Technology to detect cancers with one drop of blood

A new, safe, and quick method for detecting 13 different kinds of cancers has been developed by Toshiba Corporation with a 99% accuracy rate and only requires one drop of blood for the process.

The method works by examining the types and concentration of microRNA molecules that are secreted into the bloodstream from the cancer cells.

The diagnosis method was developed together by the National Cancer Center Research Institute and Tokyo Medical University.

https://interestingengineering.com/toshibas-newly-developed-technology-can-detect-13-cancers-with-one-drop-of-blood

Astrophotography with Night Sight on Pixel Phones

The amount of light detected by the camera’s image sensor inherently has some uncertainty, called “shot noise,” which causes images to look grainy. The visibility of shot noise decreases as the amount of light increases; therefore, it is best for the camera to gather as much light as possible to produce a high-quality photo.

Sky Processing
When images of very dark environments are viewed on a screen, they are displayed much brighter than the original scenes. This can change the viewer’s perception of the time of day when the photos were captured. At night we expect the sky to be dark. If a picture taken at night shows a bright sky, then we see it as a daytime scene, perhaps with slightly unusual lighting.

This effect is countered in Night Sight by selectively darkening the sky in photos of low-light scenes. To do this, we use machine learning to detect which regions of an image represent sky. An on-device convolutional neural network, trained on over 100,000 images that were manually labeled by tracing the outlines of sky regions, identifies each pixel in a photograph as “sky” or “not sky.”

Apple patents describes smart home system that can automatically configure itself

The truly smart home future is near as more and more companies invest into technologies that enable seamless smart home experiences. At the moment, the experience is finicky at best, but they may change in the future as an Apple patent posted on February 13th describes a truly smart home that can configure itself without user intervention.

At the moment, the smart home space is a mess, with multiple standards, communication protocols and different brands coming with their won designs that are fundamentally incompatible with others. This has led to a lot of confusion and unsatisfactory experiences for users. Apple, a company that is known for its products that “just works”, clearly believes in a future that will let users live in a smart home where all devices speak to each other in a seamless manner that enhances the users lives.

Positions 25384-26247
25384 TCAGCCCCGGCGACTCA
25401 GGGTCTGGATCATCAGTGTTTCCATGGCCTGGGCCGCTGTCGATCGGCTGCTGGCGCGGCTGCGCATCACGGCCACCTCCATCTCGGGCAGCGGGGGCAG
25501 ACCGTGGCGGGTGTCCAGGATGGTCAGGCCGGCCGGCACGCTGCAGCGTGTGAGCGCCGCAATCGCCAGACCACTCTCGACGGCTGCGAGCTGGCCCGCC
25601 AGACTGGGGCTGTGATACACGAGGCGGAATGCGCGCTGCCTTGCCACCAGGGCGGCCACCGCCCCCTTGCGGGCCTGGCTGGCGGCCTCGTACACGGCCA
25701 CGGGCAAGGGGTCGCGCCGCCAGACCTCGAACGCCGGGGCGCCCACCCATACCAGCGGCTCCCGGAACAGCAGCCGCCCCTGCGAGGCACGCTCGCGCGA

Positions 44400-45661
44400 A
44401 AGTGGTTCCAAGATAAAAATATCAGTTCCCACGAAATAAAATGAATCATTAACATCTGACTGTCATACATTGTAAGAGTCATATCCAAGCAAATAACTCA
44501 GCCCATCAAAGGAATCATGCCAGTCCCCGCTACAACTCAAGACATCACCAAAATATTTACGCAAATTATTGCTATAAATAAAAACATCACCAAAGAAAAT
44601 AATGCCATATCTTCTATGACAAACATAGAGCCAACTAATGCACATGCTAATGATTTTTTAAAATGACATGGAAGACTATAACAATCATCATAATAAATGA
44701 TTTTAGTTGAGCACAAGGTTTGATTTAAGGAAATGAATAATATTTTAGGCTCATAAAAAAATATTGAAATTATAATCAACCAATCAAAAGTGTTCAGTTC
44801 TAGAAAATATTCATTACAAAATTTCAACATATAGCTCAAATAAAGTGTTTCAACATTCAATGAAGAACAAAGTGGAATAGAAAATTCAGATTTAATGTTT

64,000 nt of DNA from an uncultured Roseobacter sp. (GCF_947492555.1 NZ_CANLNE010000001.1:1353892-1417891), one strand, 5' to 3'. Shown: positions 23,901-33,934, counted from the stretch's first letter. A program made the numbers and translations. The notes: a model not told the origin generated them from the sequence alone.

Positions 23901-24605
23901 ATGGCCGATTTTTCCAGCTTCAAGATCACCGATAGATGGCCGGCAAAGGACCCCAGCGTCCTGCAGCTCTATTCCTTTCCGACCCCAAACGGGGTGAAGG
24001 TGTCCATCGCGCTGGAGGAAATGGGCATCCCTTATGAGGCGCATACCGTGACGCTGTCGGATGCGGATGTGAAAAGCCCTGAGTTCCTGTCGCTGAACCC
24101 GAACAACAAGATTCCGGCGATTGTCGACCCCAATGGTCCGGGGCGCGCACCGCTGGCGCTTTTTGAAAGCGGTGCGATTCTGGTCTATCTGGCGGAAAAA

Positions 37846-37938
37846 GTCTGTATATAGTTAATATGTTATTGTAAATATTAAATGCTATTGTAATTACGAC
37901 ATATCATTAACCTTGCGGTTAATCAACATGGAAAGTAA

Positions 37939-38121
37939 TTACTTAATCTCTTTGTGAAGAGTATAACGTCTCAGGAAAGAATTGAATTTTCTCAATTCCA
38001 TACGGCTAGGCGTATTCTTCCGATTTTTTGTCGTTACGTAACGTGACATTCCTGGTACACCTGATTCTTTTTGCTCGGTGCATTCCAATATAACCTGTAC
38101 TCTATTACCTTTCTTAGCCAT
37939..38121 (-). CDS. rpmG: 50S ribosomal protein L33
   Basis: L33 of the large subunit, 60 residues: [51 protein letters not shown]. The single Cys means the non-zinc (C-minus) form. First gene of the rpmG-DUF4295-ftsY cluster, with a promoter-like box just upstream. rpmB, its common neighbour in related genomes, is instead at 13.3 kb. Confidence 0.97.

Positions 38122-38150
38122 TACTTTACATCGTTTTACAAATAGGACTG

https://www.fonearena.com/blog/305024/apple-patent-home-system-automatically-configure-itself.html

Retail 2030: What the Future Holds

Application of NFC technology in the retail sector

Retailers are starting to acknowledge the role of IT as an enabler. Basically, it can speed up processes and deliver cost-saving benefits to companies

NFC technology is now accessible on most smartphones. Also, cheap NFC tags can be simply added to any physical object to turn it into an interactive experience.

NFC technology is also a key motivating force behind the quick rise in digital wallet payments such as Google Pay and Apple Pay. Mobile payments are fast, simple and handier. Moreover, the fact that NFC payments do not need biometric features, such as fingerprint scans, makes them even more secure vis-a-vis chip and PIN.

Thermal imaging

Thermal imaging cameras operate in the infrared (IR) range of the electromagnetic spectrum (roughly 9000 to 14,000 nanometres, or 9µm to 14µm) and generate images of that radiation, known as thermograms. Every object emits IR radiation, which is more than absolute zero, and quantum of radiation emitted by an object goes up as its temperature increases.

These systems are generally based on embedded technology and are placed at a height for precise results. Since these systems detect heat emitted by people, they are able to count well even in varying intensity of lighting. Moreover, they do not need to employ complex background removal algorithms, which is a pre-requisite for computer vision systems. This results in a more precise individual human count. However, such systems are likely to fail in cold weather when customers are wearing thick woollens that help in insulating their body heat.

https://www.electronicsforu.com/market-verticals/retail-2030-future-holds